Creative writing in TE: Describing the MEd classroom at Marjon
The walls are pale yellow, almost beige. There are a couple of quite narrow windows that would reminded me of slit windows in a medieval tower were it not for the fact that they cover almost all the eastern wall. The floor is covered in a sort of thick fabric they call carpet and which helps to keep the atmosphere warm. This is indeed a quite cosy place in spite of being quite big. There are several wooden tables in a dark blue colour, cut in a quite peculiar trapezoidal shape and which they arrange in a couple of different ways. Sometimes they make a large table out of many of them; sometimes they make small ‘island tables’ distributed across the room. Very flexible and fairly ingenious, I’d say.
The walls are covered in drawings and some papers with writing on them. It seems that they create such ‘posters’ themselves. Not pieces of art in any account but quite interesting because it seems that these drawings emerge from the work they do in the room. Besides that, there are two large pieces of a wooden white material hanging on both south and north walls. These are the places where the senior person in the group usually writes on using a sort of pen with ink. On the north wall there is also a large interactive board connected to an old computer – some interesting pieces of outdated technology from the beginning of the twenty-first century.
It’s quite warm inside, but the heating system is even older – mid-twentieth century I suppose – and it makes some background noise, although it does not seem to disturb most of them.
They are seven, as in Wordsworth’s poem…There is a clear hierarchy among them. The senior member of the group is the one who keeps everyone’s attention when he speaks and he does most of the talk when they are assembled around the long table. As I said before, he is also the one who writes on the boards fixed to the walls and the one who usually sits at the computer. He is the leader. He clearly has more knowledge of the subject matter and more experience than the other members of the group. However, their relationship is very friendly and the whole atmosphere is very relaxed indeed. They all talk a lot and laugh another great deal, especially because the leader is quite good at dramatization and makes really funny faces sometimes. Not because he specifically wants to entertain them – I can clearly see that he uses this as a technique to keep their attention, to highlight the points he considers important and to keep the friendly atmosphere.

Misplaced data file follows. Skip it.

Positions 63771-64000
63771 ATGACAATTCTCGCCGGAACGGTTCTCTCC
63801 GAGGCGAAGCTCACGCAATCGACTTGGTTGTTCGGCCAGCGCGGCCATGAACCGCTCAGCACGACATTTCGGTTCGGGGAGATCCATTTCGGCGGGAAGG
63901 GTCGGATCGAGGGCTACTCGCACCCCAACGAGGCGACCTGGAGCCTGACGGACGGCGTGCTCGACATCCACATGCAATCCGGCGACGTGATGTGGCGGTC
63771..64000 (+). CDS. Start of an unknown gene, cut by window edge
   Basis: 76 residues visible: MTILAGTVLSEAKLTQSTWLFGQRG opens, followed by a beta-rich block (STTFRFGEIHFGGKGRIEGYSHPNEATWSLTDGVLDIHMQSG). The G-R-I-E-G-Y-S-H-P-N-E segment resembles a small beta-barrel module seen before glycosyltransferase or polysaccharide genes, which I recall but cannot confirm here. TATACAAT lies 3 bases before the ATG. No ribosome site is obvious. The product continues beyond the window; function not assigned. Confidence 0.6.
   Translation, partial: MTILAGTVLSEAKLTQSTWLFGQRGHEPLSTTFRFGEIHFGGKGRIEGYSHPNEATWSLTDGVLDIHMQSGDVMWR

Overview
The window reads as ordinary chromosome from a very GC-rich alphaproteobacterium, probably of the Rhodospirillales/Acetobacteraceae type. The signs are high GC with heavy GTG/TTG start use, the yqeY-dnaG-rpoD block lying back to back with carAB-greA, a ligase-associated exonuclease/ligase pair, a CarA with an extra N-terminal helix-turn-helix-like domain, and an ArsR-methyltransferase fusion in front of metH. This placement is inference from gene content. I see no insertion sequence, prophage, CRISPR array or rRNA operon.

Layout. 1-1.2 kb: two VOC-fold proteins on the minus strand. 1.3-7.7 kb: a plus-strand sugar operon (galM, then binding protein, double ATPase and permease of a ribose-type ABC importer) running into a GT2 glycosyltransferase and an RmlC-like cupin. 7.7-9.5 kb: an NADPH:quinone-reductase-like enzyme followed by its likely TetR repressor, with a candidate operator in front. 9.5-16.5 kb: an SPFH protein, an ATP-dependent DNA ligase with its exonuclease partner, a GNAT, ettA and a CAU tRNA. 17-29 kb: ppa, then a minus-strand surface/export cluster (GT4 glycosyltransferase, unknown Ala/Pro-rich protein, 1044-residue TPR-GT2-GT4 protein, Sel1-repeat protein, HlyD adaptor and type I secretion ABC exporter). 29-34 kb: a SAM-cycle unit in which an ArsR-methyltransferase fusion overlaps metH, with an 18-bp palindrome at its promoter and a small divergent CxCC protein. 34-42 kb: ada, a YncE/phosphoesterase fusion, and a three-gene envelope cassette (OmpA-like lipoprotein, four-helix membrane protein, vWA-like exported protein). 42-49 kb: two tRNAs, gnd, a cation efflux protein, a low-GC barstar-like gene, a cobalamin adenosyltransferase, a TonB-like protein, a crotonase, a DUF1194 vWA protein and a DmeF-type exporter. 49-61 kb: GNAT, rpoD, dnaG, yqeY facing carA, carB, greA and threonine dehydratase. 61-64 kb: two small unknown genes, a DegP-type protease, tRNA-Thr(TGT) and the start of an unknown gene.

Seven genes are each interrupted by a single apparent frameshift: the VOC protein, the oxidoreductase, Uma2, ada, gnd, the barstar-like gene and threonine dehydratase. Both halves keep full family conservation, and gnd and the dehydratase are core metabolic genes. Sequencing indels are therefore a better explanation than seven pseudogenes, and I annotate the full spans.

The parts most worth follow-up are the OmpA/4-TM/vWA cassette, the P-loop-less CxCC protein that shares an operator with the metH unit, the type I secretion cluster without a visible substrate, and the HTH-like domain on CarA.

This is a space where they apparently gather to learn and discuss subjects that will help them in their professional activities – a place historians call a classroom. It is funny though that they just talk and do not really seem to practice their trade, but perhaps it is because they seem to be in a sort of further studies programme and most of them seem to have some hands on experience. Age varies greatly for such a small group but it seems that the average would be around 35, with two of the female ones falling in the extremes of the spectrum.
They all speak the postmodern version of The Common Language but most of them do have an extremely peculiar accent and stress pattern that make me many times struggle to understand their words and meaning. I suppose such accents and variations are due to the influence of their mother tongues.
The interaction pattern varies. When they are not all paying attention to the leader, they work in pairs or in trios. They discuss a lot and take some notes and usually have to report their discussion to the whole group. Then they share ideas and make questions. Some members speak more frequently than others. Interesting to see that the two females, the younger and the older one, have exactly opposite speaking styles. The former usually likes extending her comments quite a lot and the latter is extremely blunt and straight to the point. The other female is the one who is always raising her hand to make a question or occasionally differ from the leader, and this sometimes seems to upset other members of the group. The males vary greatly. One of them is extremely silent, in a striking contrast with the taller one, who is quite outspoken and very dramatic and over emphatic in his contributions. The third one usually makes very sensible comments, but he is quite hesitant when speaking.
On the whole, I think this is a successful learning experience because in spite of their differences they all seem to enjoy the time they are together and the leader seems to be fairly satisfied with the progress the group is making.
Lima, C. (2090) Diary of a Trip to the Beginning of the 21st Century. London: Bloomsbury.